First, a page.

Will machines completely replace all human beings?

This is getting kind of funny really…

Imagine that you were living back in the Pompey days and began studying what today would be called “geology”. Of course you wouldn’t have high tech equipment nor a huge backlog of well known geological events, but you could still take mildly accurate temperature readings here and there and detect strong tremors to which you applied your new thoughts concerning geological activity.

And one day, you walk into a local Roman pub generally keeping quite about your studies because no one would even begin to know what you were talking about but then a discussion comes up about the future of Pompey. You know that your theories are “just theories” and trying to prove anything to people who haven’t even begun to study such things would be ridiculous. But it’s just a pub discussion and no one really cares much anyway.

From your recent studies, you find it pretty conclusive that the local mountain is very probably going to blowup. You call it a “volcano event”. Of course no one really knows what that means and the thought of it seems more than just a little absurd. But then again, it is just pub chit-chat, but just happens to be aligned with your new expertise.

The bartender and locals hear you, chuckle, and politely ask for evidence of this event you seem all paranoid about. Obviously it is paranoia because everyone knows that the gods just don’t do that kind of thing without telling the public first through the priests. That’s what they are for.

So now, how would you convince even one of them that within a very short time, the entire city is likely to be devastated? To what degree, you don’t really know for sure, but you can tell it’s going to be pretty massive.

The challenge is actually one of complexity. There are too many smaller details to convey to the listener that have to all add up to the conclusion. Even if you could explain it all (they actually listened that long), it takes a long time for confidence to build concerning any one new idea and a series of them leading to a conclusion simply isn’t going to happen for a long time.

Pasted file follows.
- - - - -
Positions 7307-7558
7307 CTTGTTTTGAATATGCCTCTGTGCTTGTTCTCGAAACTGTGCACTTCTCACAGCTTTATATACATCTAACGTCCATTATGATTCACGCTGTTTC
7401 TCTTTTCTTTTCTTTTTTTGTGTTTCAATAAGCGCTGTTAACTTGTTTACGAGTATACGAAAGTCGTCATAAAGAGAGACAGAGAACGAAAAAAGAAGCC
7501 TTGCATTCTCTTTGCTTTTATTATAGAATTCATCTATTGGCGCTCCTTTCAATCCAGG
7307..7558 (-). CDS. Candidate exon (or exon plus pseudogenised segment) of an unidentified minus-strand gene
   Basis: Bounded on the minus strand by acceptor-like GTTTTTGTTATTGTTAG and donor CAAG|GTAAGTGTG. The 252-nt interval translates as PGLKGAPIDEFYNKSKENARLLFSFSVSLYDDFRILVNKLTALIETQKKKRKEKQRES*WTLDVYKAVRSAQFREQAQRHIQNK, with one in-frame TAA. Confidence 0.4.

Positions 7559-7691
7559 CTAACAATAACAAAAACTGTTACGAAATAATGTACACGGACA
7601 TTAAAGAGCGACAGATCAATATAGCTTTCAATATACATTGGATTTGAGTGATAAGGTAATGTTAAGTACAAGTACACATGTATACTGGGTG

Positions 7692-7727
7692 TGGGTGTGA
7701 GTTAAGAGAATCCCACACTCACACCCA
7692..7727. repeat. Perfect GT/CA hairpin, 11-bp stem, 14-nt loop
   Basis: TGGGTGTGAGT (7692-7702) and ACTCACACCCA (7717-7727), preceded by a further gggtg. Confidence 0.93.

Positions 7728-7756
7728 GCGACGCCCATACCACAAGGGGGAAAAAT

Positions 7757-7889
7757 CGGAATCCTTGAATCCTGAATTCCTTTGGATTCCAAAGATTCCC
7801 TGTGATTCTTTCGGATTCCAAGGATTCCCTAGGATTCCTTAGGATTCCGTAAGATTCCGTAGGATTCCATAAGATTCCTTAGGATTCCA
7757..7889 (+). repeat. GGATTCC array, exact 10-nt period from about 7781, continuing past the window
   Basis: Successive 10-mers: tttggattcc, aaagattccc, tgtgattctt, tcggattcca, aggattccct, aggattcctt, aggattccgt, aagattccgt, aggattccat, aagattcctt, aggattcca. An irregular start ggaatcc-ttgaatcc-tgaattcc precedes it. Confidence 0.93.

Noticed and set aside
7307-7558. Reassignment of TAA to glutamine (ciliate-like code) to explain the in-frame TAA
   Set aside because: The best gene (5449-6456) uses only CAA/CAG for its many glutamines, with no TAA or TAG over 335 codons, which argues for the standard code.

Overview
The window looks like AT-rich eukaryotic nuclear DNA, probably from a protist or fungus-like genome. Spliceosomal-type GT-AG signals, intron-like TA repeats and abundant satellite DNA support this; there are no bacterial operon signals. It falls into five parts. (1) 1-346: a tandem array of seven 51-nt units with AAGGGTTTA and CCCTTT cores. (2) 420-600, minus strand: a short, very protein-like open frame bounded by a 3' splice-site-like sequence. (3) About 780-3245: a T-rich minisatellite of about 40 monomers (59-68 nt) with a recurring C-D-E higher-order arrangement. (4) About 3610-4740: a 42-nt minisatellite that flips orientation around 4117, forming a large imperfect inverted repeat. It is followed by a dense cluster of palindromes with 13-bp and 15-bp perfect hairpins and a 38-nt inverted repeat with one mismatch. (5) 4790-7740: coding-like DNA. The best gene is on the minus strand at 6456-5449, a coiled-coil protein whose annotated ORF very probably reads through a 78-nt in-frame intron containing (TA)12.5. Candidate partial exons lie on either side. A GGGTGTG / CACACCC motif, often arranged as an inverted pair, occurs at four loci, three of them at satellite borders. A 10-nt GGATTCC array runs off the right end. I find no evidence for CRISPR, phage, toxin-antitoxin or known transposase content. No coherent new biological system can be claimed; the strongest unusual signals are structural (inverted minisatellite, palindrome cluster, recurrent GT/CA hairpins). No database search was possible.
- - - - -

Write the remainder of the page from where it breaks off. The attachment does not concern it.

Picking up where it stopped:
You can’t ask them to reference the priests, because first you don’t believe that the priests are that bright and even if they were, there is a good chance that they aren’t going to tell everyone anyway because that would cause a panic. And nothing is worse than a panic… well… at least that what the priests believe.

You can’t ask them to wait until they feel the Earth shaking under them, that would be too late. So what can you do? You know that at least most of them are going to die very shortly so you would like to do at least something. But what?

Just in the probing and idle chit-chat, you mention the probable scenario. You can easily tell that there isn’t going to be any panic because there is simply too much material for people to quickly digest. And you have to hope that the local priests know that else they will do their thing of secretly getting rid of the “witch trouble maker” - “terrorist”.

You can easily see that as always, every bit of evidence requires both thinking and a strong stand against plausible deniability. There is no one at that bar that thinks much at all (why would thinking people be at such a bar?) and also that literally everything is subject to plausible deniability that isn’t immediately obvious without thinking. If the slightest thought is involved, it is plausible that it isn’t being thought out properly - “the social uncertainty principle”.

Are you trying to start a panic? Certainly not, but you can see that even a panic would be better than what is about to happen by your calculations. And you are going to be right.

Are you going to convince anyone before it happens? Certainly not. You have nothing that such people can see as evidence despite it laying all around literally under their feet. It is too obscure in their eyes and not well defined by their authority figures. Evidence requires one of three things;

  1. Authority
  2. Immediate obviousness
  3. Rational thought

None of those qualify at hardly any pub.

And realistically what would anyone do about it anyway? A few could run, but how far? They wouldn’t run far enough because they couldn’t imagine the reach of such an event. They would at best try to take a few precautionary measures - totally futile.

Are you going to convert them into rational thinking people and then show them the actual evidence all within a few days? Yeah right.

It’s a pub.
Someone asked of the future.
You tell your story.
Everyone chuckles.
Everyone goes home.
Everyone dies.

To the universe the entire existence of homosapian is but the rising of a single morning Sun and your entire life, but a blink.